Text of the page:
A report issued by the UN High Commissioner for Refugees (UNHCR) last week provided a jarring statistical glimpse at the unprecedented crisis facing 59.5 million people who are currently displaced. With ongoing wars and sectarian conflicts raging in Syria, Iraq, Ukraine, South Sudan and Somalia, and record numbers moving in search of economic betterment, an additional 8.1 million people were uprooted in 2014. If all of the world’s refugees were to form one independent country, it would be the 24th largest, just behind Italy and ahead of South Africa. This country would contain .8% of the global population, which means that if it were instead composed of the world’s richest people, it would possess nearly half of the planet’s wealth.
What’s more, these two hypothetical countries would represent opposite sides of the same coin. It is no accident that the concentration of global wealth is accelerating alongside the numbers of the dispossessed. It is the very predictable result of a US-led system of economic and military hegemony that values the mobility of labor and capital, but not of people, and that reflexively destabilizes any regime it views as being inadequately obsequious. Meanwhile, the market fundamentalism it espouses effectively turns farms into agribusinesses and cities into slums. It displaces as a matter of course. This is the part that the UNHCR report missed: the refugee is neoliberalism’s refuse.
Unmanaged capitalism produces unmanageable waste, human included. The reserve army of labor has long been filled, and so the remaining population is superfluous. Meanwhile, the scope of neoliberalism is practically global. There is no longer a hinterland, nor much space for an alternative such as subsistence agriculture. Precarious, low-wage labor is the international norm, even increasingly so in the industrial north, where social-democratic protections are under steady assault. Nonetheless, conditions remain superior enough in these countries to attract millions of migrants each year, though the centrifugal force that propels people out of their home countries continues to operate in their adopted lands, driving them to the margins. Quite often they will find themselves veritably stateless: lacking any foundation to return to, and having no visible path forward. They become trapped in a state of “liminal drift,” as Michel Agier calls it. They are permanently transitory, forever seeking a resolution that stubbornly remains out of reach.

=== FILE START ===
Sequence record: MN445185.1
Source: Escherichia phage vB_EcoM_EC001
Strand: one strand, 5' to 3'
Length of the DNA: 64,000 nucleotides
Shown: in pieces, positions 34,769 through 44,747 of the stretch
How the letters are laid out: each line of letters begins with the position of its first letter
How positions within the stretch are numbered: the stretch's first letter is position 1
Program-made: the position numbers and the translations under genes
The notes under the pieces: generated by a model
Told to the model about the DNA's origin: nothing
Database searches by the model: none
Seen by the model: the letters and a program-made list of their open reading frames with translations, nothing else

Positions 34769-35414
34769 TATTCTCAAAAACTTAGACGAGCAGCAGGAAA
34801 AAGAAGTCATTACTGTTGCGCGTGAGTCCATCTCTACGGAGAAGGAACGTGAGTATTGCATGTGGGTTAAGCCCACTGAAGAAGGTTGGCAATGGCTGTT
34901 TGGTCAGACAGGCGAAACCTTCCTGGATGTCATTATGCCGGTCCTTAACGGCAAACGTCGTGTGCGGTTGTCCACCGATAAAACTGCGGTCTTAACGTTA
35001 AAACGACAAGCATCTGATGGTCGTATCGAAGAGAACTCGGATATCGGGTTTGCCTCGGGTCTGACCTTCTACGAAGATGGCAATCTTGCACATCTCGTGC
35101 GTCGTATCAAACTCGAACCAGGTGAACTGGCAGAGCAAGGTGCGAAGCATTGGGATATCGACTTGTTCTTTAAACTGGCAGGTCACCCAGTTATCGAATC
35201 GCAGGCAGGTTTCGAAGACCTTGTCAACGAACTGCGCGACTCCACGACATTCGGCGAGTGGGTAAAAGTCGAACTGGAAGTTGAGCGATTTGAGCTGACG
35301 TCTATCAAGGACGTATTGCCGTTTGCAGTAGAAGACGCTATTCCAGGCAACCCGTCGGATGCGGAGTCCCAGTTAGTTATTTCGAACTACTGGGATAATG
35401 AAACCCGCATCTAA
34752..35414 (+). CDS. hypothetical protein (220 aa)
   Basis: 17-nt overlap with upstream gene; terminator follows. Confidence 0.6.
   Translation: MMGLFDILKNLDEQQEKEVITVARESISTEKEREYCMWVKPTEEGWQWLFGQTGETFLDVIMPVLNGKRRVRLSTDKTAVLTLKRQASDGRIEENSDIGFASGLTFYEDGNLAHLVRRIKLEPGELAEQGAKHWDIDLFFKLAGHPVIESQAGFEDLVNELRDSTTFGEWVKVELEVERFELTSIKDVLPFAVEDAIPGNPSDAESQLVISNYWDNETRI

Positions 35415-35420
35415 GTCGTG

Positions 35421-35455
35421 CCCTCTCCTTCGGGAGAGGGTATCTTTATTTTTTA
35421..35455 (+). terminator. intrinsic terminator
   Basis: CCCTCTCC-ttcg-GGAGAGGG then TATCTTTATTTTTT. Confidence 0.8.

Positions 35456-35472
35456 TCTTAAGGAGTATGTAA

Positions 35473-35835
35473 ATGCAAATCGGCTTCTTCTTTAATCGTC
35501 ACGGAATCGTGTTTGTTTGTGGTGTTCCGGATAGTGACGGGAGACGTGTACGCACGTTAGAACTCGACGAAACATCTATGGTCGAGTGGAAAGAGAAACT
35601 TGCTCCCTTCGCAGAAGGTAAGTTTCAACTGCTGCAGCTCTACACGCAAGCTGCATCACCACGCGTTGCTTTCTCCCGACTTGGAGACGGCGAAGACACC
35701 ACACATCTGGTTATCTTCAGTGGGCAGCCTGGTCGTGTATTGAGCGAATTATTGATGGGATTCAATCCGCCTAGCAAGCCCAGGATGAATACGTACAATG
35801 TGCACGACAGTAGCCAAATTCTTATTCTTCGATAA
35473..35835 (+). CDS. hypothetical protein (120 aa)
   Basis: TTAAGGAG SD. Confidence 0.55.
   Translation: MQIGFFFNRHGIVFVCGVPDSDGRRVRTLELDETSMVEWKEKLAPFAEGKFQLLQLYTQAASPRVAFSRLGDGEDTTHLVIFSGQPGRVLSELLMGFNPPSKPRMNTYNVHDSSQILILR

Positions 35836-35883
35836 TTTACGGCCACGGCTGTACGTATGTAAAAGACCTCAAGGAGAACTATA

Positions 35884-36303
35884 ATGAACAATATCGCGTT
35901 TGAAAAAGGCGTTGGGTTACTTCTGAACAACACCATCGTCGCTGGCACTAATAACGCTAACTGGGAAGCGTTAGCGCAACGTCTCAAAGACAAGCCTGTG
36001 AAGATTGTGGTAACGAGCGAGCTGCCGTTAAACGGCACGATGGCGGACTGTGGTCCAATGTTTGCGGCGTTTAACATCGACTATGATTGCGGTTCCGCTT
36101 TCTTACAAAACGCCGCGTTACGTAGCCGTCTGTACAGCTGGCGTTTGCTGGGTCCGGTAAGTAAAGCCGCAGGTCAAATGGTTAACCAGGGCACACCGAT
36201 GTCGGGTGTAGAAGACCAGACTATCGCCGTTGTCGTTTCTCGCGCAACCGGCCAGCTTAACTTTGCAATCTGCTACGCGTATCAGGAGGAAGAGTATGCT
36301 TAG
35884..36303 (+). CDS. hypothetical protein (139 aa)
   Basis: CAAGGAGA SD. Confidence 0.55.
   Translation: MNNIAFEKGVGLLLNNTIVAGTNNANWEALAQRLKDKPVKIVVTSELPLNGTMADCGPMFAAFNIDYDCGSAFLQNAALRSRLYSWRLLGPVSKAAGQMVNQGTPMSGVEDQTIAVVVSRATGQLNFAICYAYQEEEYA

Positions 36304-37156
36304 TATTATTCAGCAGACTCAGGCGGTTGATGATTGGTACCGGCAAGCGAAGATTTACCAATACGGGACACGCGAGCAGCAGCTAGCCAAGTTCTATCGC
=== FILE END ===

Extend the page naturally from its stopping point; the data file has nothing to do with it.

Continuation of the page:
Some migrants wind up in camps that are essentially prisons, often for protracted periods. Last year, Americans gained familiarity with their own numerous border detention centers and the abominable conditions that prevail therein, with people being held for months at a time awaiting determination on their cases. In Africa, the process can go on for decades. In Dabaab, Kenya, there are three migrant towns operated by UNHCR, primarily housing refugees from the Somali Civil War. There are currently about 450,000 people in an area originally designed to handle only 90,000, and some have been there since the formation of the settlement in 1991. In April of this year, Kenya’s Deputy President William Ruto demanded that UNHCR close the camp over security concerns stemming from the al-Shabab attack on the town of Garissa. The government has since back-peddled, though inhabitants continue to live in fear.
In all, the UNHCR reports that sub-Saharan Africa accounts for 3.7 million refugees, with most coming from Somalia, Sudan, South Sudan, the Democratic Republic of the Congo and the Central African Republic. The catalyst for these migrations is the growing instability of African states amidst civil war and regional sectarian conflicts, and the concomitant proliferation of terrorist organizations throughout the region. The blame for the conflagration on the continent rests with the Obama administration and its substantial expansion of military operations under the auspices of AFRICOM, with 674 missions last year, up from 172 in 2008, together with its disastrous intervention in Libya. As the U.S. moved to depose Qaddafi because he did not always bend to American dictates, the country was thrown into prolonged chaos, during which the former leader’s weapons were dispersed throughout the continent, with many landing in the hands of militants in Mali, thus stoking the ongoing civil war there. Meanwhile, the continued conflict in South Sudan must be viewed as the result of a failure of state building by the United States, which was the principal proponent of the founding of that country. These examples provide but a small sampling of the ways in which Washington is responsible for the worsening situation in Africa.